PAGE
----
In 18 market days the S&P500 has dropped -7¼% in price. Market-maker hedges against declines indicate the reduction in downside expectations have been directly in line with prices.
Their hedging on the upside has been more optimistic, marking sell targets on the index down by only -4.8%.
The Nasdaq 100 index in the same period is off -8.8% in price, and hedging against it has pulled downside exposure targets down by -7.6% and upside sell targets off by -6.8%.
Has this much of a pullback been enough to put a solid floor under a post-election, 2013 market rally?
Perhaps not, when put in the perspective of prior experiences with broad market indexes and currently available investment instruments to work with (and on) them.
We daily maintain implied price change prospects on over 2,000 widely held stocks, ETFs, and indexes, inferred from the hedging activities of the professional market-making community as they go about their essential work of providing market liquidity, facilitating orderly transactions in the tradeable securities.
The denomination of their expectations in terms of percentage price change potentials in both upside and downside prospects makes possible direct comparisons between investments of widely varied character and competitive circumstances. Group or portfolio and ETF comparisons become simplified.
The history of the evolution of their expectations, backed up by capital put at risk, provides a broad market perspective not available elsewhere.
Here is the present picture of their defenses against possible price change in an array of widely-followed market indexes and the ETFs tracking them.
These 20 indexes and ETFs now are being viewed in very similar circumstances to one another, of both limited upside potential and limited downside exposure.
The dotted diagonal line marks the points where upside and downside are equal, so all of these are being viewed positively, on balance.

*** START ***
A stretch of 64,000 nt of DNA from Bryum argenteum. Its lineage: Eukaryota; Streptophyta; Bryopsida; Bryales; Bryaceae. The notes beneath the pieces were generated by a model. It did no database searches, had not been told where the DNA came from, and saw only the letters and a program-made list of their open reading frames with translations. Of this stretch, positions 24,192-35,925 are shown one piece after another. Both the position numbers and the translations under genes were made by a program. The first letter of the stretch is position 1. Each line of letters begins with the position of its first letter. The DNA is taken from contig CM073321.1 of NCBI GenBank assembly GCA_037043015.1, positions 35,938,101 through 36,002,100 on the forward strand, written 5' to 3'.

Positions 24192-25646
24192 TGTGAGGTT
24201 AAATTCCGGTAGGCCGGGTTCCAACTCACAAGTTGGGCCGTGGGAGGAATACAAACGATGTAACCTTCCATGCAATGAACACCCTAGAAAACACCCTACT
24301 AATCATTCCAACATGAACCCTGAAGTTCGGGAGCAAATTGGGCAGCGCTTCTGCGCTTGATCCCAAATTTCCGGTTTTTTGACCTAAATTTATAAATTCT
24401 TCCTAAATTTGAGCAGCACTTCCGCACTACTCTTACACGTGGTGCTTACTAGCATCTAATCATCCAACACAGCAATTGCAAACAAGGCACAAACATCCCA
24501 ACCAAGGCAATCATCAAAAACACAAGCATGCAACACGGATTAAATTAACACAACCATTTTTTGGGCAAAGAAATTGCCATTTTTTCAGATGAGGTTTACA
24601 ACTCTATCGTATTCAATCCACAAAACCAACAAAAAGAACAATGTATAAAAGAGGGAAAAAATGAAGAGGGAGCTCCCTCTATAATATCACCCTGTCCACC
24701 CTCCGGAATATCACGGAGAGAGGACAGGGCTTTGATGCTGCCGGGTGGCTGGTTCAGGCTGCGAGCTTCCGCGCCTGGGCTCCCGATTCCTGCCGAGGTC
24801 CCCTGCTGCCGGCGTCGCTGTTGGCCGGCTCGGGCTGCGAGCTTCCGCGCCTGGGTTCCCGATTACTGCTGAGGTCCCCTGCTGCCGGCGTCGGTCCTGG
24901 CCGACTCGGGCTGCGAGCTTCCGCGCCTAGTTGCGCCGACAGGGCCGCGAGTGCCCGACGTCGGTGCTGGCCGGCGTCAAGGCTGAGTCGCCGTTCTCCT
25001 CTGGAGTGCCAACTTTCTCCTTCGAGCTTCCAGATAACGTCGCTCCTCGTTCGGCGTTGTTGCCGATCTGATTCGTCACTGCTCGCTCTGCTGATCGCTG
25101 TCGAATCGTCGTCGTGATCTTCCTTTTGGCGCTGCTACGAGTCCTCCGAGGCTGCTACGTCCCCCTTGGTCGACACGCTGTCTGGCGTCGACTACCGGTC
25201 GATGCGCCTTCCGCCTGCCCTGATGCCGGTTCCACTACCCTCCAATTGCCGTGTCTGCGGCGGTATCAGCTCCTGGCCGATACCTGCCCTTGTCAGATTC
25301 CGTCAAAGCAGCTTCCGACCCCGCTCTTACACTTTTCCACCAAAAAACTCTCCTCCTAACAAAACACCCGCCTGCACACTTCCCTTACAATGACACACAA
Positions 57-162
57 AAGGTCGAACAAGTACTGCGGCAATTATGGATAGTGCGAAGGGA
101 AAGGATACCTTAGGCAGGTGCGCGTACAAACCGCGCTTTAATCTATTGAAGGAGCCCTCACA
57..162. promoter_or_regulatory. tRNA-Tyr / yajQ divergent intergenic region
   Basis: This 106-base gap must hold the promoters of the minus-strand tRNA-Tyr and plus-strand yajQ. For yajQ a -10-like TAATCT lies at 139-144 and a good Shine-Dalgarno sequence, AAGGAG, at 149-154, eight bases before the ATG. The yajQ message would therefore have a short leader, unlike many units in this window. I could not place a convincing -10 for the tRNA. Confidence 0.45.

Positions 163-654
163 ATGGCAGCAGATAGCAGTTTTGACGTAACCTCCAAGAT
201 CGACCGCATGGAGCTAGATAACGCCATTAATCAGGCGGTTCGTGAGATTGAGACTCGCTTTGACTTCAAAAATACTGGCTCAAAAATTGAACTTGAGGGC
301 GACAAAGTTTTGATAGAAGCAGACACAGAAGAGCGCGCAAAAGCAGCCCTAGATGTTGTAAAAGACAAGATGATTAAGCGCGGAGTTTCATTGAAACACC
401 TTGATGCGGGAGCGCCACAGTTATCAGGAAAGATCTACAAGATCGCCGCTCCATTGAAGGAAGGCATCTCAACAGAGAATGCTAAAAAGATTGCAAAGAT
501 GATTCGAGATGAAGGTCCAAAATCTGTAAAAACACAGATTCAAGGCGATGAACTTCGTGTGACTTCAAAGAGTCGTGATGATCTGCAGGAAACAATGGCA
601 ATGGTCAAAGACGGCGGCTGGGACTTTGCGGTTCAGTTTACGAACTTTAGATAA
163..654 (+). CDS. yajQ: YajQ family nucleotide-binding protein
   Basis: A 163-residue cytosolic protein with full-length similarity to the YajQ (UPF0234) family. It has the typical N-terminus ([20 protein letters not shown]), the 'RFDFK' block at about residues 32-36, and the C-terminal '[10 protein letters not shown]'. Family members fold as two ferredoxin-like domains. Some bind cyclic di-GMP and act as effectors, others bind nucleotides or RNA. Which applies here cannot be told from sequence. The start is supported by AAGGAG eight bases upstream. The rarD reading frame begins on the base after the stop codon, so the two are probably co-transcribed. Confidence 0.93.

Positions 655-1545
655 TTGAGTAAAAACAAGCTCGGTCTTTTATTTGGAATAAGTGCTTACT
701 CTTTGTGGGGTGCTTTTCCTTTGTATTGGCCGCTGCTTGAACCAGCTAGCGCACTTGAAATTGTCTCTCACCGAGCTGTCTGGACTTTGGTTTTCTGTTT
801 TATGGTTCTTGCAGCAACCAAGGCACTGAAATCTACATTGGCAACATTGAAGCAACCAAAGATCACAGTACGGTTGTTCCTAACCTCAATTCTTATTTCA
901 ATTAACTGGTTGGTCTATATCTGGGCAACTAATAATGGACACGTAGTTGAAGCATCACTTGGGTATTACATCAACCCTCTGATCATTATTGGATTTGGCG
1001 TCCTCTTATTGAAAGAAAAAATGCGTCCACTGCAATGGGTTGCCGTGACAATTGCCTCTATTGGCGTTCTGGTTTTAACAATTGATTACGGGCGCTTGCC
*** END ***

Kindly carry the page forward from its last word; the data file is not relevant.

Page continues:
In contrast, less than a month ago a number of them were regarded as having as much or more downside as upside.
Present-day ETFs offer a variety of leverage effects made possible by the structuring of the funds and their use of derivative securities, rather than by financial leverage through the investment of borrowed capital.
Those ETFs, by design, are more price sensitive to investors' value perceptions than the underlying indexes they are designed to track.
Here is how they were being appraised at that earlier date of higher market index prices.
The differences in their prospects are clearly magnified, and several are at this earlier time viewed as being at risk, on balance.
Currently, the retreat in prices has cured the overvaluation of most of them. It has also put several of the levered ETFs down at a point where their current prices are below their reasonable downside expectations.
Not to be confused with a "can't lose" situation, the examination of prior such experiences usually shows odds-on cases of likely subsequent price advance.
But this does not help much in estimating how close to a market bottom we may now be.
Unfortunately for our comparisons, there are now five times as many leveraged ETFs as there were back in March of 2009, the last market low.